·         The steep approach to Correyairack Pass about mile 86 was a huge surprise.  It shouldn’t have been as this is our Check Point 1 on Trackleaders.  But for some reason I had not picked up on it in my pre-race prep and was not expecting it till I saw it.  One of the few roads that had switchbacks vs a straight up is better approach.  Ha , still had to walk some of it. Anyway it’s quite an eye full on the approach and very intimidating when you are a bit tired and trying to make a re-supply cut off time.  This pass (not really that long) was particularly hard for me because I was mis-reading the time on my GPS clock by 1 or 2 hours and thought I was going to miss making the re-supply at Ft Augustus.  I had fiddled with my GPS and got it on 24 hr instead of 12 hr time.  I did not want to fiddle again and dump my track so the 24 hr clock threw me off several times on day 1 and again on the last day when I was really tired.
·         Ft Augustus at 95 miles.  I made the cut off, barely, and proceeded to made what I consider to be one of my biggest mistakes of the entire race.  I got to the only open restaurant a few minutes before closing and ordered a pizza.  Mistake you think?  Well a couple that was picking up their earlier order collected two trays of fish & chips.  I wanted to just reach out and snag their order it looked so good. Ahh, huge crispy golden fish fillets and perfect chips.  But my mind was locked into ordering a pizza and so I did.  Mostly because that’s what all the race reports had mentioned so it was in my mind to do so and also so I planned to eat some on the spot and slip the rest into a zip lock for a late night snack.  The pizza was not very good, never order a pizza right before closing, and even if it had been I can still see to this day that tray of perfect fish & chips…yes this mistake will be a lifelong regret……..If you do the race, order the F&C and let me know how they were.....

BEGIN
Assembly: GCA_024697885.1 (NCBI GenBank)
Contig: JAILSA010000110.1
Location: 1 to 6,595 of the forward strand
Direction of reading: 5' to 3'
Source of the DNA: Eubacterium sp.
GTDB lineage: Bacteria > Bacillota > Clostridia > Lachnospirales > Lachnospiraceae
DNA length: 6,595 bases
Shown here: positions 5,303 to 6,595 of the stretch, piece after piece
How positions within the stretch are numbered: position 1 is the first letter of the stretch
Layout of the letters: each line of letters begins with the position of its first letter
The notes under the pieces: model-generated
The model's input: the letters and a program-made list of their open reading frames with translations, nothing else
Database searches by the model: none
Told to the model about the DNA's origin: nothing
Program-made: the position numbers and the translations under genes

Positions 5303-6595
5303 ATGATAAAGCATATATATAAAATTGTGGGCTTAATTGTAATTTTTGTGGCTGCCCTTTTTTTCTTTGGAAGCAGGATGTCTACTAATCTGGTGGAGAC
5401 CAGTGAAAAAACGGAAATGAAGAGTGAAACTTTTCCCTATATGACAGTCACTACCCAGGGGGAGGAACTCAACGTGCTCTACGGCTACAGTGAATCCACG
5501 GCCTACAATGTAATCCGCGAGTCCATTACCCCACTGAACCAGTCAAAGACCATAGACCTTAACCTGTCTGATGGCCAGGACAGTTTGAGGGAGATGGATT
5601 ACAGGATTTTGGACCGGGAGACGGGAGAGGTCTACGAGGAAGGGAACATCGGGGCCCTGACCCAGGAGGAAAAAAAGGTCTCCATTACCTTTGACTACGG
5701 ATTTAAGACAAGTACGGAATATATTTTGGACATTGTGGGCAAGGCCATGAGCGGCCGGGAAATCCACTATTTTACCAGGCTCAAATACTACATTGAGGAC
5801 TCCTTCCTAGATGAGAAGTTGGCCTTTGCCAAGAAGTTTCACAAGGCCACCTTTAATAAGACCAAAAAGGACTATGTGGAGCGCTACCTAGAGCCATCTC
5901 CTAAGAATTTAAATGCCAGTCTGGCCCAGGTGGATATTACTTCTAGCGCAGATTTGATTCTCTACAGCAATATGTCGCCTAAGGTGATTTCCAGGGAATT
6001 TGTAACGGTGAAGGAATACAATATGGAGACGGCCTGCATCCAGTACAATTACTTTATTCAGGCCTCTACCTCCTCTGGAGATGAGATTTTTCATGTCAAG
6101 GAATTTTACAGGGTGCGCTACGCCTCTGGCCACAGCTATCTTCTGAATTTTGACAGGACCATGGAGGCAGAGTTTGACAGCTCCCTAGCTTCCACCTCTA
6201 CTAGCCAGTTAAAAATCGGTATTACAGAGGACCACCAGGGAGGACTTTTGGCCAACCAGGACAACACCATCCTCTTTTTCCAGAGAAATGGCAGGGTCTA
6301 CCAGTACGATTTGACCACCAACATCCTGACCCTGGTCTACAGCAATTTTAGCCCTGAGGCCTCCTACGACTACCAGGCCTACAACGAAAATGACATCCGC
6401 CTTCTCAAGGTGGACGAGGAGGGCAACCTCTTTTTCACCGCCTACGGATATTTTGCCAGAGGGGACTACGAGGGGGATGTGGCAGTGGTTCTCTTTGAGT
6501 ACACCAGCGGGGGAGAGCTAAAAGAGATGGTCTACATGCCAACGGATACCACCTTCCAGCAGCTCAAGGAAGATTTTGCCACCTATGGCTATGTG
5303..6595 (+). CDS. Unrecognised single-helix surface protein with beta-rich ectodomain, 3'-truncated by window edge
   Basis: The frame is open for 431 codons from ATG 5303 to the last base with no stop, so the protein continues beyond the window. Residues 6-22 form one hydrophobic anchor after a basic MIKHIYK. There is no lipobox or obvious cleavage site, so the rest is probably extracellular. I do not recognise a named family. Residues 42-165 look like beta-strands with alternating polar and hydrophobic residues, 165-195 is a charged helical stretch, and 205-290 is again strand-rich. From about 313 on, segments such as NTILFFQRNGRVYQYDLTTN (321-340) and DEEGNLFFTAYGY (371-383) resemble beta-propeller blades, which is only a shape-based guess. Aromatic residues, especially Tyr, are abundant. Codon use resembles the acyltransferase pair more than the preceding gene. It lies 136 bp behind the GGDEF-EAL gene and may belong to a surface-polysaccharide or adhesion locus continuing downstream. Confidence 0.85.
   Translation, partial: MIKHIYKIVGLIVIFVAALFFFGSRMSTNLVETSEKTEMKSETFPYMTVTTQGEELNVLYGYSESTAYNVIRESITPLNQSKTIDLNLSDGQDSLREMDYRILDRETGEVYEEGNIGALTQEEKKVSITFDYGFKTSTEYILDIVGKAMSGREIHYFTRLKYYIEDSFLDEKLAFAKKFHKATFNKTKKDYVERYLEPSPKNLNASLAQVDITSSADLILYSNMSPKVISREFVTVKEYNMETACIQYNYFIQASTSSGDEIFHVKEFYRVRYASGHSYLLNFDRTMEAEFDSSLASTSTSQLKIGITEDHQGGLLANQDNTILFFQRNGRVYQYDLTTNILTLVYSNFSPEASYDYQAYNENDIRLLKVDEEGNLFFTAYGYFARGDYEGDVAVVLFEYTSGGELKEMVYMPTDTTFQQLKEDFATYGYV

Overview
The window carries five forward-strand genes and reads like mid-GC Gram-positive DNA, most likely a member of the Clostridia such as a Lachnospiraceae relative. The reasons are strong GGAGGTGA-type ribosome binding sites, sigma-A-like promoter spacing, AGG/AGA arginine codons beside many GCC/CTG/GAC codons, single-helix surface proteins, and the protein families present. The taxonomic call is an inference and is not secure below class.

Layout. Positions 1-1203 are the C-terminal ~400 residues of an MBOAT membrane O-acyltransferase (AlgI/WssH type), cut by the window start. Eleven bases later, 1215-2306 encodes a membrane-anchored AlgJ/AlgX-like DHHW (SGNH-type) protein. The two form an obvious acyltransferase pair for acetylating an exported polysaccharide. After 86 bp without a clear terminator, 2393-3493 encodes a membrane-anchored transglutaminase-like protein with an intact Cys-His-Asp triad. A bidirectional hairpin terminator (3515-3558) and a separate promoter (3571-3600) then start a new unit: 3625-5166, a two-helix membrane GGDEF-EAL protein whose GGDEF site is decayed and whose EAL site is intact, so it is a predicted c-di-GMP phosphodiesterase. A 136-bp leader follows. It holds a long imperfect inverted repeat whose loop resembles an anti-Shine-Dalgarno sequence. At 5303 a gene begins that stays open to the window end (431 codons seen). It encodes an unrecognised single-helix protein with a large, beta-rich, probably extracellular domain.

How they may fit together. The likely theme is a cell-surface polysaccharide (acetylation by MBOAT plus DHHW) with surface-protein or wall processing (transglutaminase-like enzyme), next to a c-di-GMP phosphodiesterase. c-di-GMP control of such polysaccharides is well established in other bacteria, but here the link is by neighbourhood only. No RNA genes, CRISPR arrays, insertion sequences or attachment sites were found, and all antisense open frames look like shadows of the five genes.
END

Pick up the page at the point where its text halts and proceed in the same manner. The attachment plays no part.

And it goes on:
·        
I wrapped up my 1st day at midnight with a bivy in the weeds on the side of the road, around 110 miles.  I had hoped to get 10-15 miles farther but considering my middling training effort that had produced a slightly overweight race engine, one with some extra padding around the middle I had no room to complain.  And it HAD been such a wonderful ride across the Highlands I was stoked for more.